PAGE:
Especially for families with children, a short trip to a medieval castle is ideal to make the holiday varied and interesting. Travelers can get closer to life in the Middle Ages and learn a little more about the realities of that time. This holiday is not only varied, but also educational!

Black Forest Open Air Museum

We are changing the history period for our next live history museum, as I want to talk about the amazing Black Forest Open Air Museum, also known as the Schwarzwälder Freilichtmuseum Vogtsbauernhof.

This fantastic outdoor museum is located in the heart of the beautiful Black Forest region of Germany, between the towns of Hausach and Gutach. The museum is centered around the Vogtsbauernhof farmhouse, which dates all the way back to 1612 and still stands on the same site.

In addition to this impressive structure, the museum also features a variety of other buildings from the surrounding region that have been carefully dismantled, transported to the museum, and reassembled for visitors to explore. One of the main attractions of the museum is the six fully furnished farmhouses, each with its own unique exhibitions and demonstrations.

The Vogtsbauernhof farmhouse itself features an exhibition showcasing the typical work carried out by traveling craftsmen. Meanwhile, the Hotzenwaldhaus from Hotzenwald (elevation 920 meters), built in 1756, highlights Black Forest textile handicraft.

The Falkenhof from the Dreisam Valley (elevation 530 meters) was built in 1737 and features exhibitions on dairy and livestock farming in the Black Forest, as well as a comparison of historical and modern light sources. The Schauinslandhaus, built in 1730 on Schauinsland mountain (elevation 1,100 meters), showcases woodworking craft.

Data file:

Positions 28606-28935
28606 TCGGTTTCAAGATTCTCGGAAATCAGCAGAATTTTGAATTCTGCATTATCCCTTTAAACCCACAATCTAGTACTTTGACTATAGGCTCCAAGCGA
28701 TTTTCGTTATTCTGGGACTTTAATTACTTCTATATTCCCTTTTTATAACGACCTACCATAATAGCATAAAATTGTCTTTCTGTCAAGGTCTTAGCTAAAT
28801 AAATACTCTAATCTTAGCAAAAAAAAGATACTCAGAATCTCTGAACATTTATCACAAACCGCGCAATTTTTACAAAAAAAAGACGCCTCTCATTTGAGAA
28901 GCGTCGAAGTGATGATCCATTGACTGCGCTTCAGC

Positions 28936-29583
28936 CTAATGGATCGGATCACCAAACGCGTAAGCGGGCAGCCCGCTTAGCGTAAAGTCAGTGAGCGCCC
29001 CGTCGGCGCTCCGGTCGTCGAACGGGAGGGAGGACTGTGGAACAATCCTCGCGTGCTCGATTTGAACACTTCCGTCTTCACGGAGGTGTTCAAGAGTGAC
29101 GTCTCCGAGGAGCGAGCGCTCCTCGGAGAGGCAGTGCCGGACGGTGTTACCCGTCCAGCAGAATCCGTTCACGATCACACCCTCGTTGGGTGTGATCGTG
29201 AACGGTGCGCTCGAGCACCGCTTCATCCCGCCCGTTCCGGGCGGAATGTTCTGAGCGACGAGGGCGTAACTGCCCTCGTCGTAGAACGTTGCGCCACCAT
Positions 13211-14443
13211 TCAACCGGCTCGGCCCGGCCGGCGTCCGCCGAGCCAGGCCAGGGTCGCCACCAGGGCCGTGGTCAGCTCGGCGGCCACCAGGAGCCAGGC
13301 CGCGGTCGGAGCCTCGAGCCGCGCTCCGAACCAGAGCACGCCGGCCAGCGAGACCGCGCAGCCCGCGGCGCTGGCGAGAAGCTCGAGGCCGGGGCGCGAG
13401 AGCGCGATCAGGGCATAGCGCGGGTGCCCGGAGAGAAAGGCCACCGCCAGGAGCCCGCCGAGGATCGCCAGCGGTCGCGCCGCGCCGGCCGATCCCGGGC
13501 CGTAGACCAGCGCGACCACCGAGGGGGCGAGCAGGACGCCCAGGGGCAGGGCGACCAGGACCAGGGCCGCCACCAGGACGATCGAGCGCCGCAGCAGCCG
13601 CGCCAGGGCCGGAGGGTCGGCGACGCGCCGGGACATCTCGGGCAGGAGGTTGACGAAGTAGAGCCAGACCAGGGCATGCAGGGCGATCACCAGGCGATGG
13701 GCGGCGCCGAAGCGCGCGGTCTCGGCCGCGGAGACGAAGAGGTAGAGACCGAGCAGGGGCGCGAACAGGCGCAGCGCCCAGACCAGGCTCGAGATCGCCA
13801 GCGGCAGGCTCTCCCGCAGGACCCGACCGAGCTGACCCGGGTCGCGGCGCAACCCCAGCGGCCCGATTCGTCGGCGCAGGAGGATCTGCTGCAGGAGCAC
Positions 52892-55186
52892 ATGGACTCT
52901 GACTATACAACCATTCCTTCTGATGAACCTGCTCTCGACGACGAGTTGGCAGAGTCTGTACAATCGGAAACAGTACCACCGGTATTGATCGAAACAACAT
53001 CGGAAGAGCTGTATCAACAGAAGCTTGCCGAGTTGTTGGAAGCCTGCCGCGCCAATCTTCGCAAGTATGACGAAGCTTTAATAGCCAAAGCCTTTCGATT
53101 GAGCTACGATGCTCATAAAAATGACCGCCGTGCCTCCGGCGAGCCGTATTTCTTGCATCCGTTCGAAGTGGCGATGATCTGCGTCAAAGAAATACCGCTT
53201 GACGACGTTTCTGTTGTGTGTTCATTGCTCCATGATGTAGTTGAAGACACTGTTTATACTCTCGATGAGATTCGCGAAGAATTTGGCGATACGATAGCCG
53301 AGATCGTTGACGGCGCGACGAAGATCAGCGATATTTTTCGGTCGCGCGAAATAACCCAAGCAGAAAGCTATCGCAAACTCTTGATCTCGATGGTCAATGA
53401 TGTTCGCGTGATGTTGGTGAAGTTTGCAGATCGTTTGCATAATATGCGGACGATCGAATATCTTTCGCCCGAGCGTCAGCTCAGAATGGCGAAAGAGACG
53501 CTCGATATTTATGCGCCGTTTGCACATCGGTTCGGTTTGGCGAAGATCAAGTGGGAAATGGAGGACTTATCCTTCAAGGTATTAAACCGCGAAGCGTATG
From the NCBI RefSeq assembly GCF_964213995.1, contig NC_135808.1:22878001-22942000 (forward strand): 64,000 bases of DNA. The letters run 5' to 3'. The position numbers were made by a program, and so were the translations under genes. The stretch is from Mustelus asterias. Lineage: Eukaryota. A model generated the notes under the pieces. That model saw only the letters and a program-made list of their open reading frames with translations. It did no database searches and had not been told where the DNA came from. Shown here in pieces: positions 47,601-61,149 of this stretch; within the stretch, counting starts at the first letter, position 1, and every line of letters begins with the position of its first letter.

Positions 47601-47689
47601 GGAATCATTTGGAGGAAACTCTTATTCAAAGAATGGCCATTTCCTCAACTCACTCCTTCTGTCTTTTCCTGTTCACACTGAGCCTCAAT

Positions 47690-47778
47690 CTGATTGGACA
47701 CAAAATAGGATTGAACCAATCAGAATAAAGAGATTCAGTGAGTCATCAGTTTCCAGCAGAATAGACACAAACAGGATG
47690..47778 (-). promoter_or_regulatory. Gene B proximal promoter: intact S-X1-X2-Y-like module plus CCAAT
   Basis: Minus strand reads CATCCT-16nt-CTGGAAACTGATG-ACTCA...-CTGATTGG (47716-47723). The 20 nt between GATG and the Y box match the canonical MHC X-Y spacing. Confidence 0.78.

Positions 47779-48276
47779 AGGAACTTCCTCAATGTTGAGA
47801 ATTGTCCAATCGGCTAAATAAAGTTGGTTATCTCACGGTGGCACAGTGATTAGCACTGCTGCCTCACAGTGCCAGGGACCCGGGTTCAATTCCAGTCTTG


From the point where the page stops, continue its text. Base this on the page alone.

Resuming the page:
The Hippenseppenhof from Furtwangen-Katzensteig (elevation 920 meters), built in 1599, has exhibitions on clocks and traditional costumes of the Black Forest. Finally, the Lorenzenhof from Oberwolfach in the Kinzig valley (elevation 350 meters) was built in 1608 and features exhibitions of forestry management and glassblowing, as well as a collection of regional stone and minerals.

In addition to these farmhouses, the museum also features a day laborer’s cottage (built in 1819) and a variety of outbuildings including a mill (1609), a sawmill (1673), barns, stalls, a chapel (1736), a storehouse (1601-1746), and a granny house (Leibgedinghaus,1652). Visitors can explore these buildings and see the different tools, crafts, and traditions that were part of daily life in the Black Forest region.

Throughout the museum, visitors can also encounter a variety of farm animals and see a herb garden with over 130 medicinal herbs. Demonstrations and exhibitions are held throughout the year to help visitors understand and experience the work and lifestyle of former times.

The museum is open daily from the end of March until early November, and it claims to be the most visited open-air museum in Germany and one of the most visited throughout Europe, with more than 250,000 visitors a year. Since its opening in 1964, the museum has attracted over 16 million visitors.